Seventy-nine Short Essays on Design by Michael Bierut

Seventy-nine Short Essays on Design by Michael Bierut

Author:Michael Bierut
Language: eng
Format: mobi, epub
Publisher: Princeton Architectural Press
Published: 2007-03-25T16:00:00+00:00

In two footnotes, Bell has neatly nailed the choice that many designers feel they face. They can choose to become the passive, “objective” voice of their clients, or they can be creative fountainheads, beholden to no one but their own imaginations. These two types of designers are widely viewed as polar opposites and mutually antagonistic: the Aesthetes sneer at the Agents for selling out to big business; the Agents dismiss the Aesthetes for their self-indulgent immaturity.

This divide has been observed and debated for years, if not decades. But Bell’s skill is the way he slyly delineates not the differences but the similarities. In his account, both types of designers are willfully apolitical and, tellingly, uninterested in the content of the work they undertake. In short, a pox on both your houses. Designers (and perhaps all of us) resist binary classifications. Yet surely we would all have to concede that Bell’s group portrait as diptych has more than a little truth in it.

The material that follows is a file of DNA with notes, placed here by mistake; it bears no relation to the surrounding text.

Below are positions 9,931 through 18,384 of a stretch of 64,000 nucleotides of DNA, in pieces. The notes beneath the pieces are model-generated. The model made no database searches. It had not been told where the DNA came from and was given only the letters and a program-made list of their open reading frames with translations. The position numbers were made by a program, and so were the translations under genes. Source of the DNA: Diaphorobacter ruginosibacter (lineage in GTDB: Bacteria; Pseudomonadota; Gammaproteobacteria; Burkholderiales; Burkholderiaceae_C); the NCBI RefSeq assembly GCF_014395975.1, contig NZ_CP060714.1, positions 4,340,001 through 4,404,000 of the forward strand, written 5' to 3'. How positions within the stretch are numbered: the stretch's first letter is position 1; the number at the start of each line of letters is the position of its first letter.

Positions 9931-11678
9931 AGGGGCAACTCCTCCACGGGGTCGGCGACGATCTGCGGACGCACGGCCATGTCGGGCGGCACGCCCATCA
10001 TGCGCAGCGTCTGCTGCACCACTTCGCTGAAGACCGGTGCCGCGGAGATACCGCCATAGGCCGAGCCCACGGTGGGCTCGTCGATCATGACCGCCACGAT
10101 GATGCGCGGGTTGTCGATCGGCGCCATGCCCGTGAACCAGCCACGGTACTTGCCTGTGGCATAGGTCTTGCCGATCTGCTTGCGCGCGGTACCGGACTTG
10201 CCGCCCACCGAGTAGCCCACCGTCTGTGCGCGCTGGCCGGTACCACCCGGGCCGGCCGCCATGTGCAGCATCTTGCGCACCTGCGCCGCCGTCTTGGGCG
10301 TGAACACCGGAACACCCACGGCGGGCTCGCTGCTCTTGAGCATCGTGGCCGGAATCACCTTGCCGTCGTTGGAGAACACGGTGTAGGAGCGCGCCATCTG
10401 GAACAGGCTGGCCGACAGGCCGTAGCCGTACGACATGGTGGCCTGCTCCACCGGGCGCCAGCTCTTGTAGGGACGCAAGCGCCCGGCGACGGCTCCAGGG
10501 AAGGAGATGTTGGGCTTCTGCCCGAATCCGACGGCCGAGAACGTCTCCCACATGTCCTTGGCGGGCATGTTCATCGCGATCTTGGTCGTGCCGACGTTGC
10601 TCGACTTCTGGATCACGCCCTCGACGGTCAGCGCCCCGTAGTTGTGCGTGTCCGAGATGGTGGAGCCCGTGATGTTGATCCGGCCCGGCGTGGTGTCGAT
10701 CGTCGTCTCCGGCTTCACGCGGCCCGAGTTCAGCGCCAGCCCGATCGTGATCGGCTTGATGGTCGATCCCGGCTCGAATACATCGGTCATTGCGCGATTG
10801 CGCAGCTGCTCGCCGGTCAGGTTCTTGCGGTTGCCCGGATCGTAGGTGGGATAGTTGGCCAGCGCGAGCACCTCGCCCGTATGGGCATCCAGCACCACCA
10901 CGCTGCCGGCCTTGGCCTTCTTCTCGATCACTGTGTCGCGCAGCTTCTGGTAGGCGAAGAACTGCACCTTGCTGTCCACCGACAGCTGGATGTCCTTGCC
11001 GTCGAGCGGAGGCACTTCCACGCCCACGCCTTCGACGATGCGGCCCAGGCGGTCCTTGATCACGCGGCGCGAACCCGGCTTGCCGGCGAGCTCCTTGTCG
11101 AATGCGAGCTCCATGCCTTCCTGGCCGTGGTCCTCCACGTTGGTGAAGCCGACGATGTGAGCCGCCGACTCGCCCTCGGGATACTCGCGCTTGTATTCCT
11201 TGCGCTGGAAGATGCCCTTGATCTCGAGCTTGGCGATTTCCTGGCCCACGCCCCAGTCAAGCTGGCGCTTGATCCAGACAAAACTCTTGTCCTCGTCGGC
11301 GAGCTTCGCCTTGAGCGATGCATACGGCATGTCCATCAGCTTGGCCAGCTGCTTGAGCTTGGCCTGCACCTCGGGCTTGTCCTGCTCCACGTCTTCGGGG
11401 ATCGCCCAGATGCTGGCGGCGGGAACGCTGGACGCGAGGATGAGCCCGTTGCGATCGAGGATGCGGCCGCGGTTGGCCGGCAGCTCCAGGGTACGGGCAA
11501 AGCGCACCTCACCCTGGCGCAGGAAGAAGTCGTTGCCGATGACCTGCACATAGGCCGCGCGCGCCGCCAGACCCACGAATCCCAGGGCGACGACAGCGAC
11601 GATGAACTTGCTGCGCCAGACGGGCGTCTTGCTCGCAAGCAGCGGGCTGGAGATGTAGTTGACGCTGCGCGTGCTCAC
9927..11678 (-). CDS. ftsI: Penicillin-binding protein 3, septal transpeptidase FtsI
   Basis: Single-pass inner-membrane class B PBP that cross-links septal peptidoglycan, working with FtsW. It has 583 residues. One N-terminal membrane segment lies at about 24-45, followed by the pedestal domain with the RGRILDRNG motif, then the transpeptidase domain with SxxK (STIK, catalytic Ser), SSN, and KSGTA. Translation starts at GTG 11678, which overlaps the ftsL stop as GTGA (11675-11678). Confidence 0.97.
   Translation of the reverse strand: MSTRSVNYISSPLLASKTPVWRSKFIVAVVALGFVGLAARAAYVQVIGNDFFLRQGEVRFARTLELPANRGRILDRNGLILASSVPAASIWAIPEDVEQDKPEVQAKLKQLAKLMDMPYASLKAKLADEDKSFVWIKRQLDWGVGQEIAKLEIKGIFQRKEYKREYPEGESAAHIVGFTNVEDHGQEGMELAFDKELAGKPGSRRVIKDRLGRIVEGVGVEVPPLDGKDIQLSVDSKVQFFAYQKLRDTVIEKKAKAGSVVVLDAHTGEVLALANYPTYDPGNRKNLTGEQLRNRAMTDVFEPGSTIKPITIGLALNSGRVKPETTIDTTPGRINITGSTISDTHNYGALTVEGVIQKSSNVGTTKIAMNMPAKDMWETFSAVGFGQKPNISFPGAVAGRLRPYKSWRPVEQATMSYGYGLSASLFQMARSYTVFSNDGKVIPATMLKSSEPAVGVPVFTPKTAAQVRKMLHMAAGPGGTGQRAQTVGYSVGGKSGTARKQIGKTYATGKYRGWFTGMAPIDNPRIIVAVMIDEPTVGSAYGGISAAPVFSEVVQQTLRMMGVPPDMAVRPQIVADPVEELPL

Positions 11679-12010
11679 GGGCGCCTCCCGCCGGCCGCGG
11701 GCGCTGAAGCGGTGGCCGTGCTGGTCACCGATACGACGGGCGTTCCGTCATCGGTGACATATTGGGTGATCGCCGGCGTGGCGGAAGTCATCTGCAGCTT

But the choice is a false choice. Bell has a prescription: “It’s quite simple, it’s been said before and so many times that it has become a cliché. And that is to design from the inside outwards.” He is talking specifically about designing for cultural institutions, but the advice is universal. “The practice of corporate identity design”—and here I would add graphic design in general—“must be inextricably tied to the content it is supposedly serving; make content the issue and resist making design the issue.”

I have never met a designer who would deny the importance of content. Yet “making content the issue” takes real humility and self-effacement, qualities that are sometimes in short supply in the ego-driven world of creative production. Designers are more often tempted to serve more urgently demanding gods: their clients on one hand, their inner muses on the other. What the world demands, however, is something more. Call it content, call it substance, call it meaning: it is the too-often-forgotten heart of what we do. It is the way out of the binary world that Nick Bell describes so well. It is the third choice. Choose content.


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